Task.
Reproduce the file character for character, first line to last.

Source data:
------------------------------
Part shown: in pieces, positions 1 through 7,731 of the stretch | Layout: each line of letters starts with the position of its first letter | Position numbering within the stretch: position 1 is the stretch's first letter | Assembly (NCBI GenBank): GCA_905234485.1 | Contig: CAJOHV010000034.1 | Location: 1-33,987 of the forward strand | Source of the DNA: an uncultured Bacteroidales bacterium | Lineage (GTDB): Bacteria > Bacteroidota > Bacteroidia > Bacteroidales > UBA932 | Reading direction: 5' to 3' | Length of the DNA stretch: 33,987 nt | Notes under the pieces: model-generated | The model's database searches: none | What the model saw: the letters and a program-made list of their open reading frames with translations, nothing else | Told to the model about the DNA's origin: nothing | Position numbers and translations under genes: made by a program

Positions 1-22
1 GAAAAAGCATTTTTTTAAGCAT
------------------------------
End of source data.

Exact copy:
Part shown: in pieces, positions 1 through 7,731 of the stretch | Layout: each line of letters starts with the position of its first letter | Position numbering within the stretch: position 1 is the stretch's first letter | Assembly (NCBI GenBank): GCA_905234485.1 | Contig: CAJOHV010000034.1 | Location: 1-33,987 of the forward strand | Source of the DNA: an uncultured Bacteroidales bacterium | Lineage (GTDB): Bacteria > Bacteroidota > Bacteroidia > Bacteroidales > UBA932 | Reading direction: 5' to 3' | Length of the DNA stretch: 33,987 nt | Notes under the pieces: model-generated | The model's database searches: none | What the model saw: the letters and a program-made list of their open reading frames with translations, nothing else | Told to the model about the DNA's origin: nothing | Position numbers and translations under genes: made by a program

Positions 1-22
1 GAAAAAGCATTTTTTTAAGCAT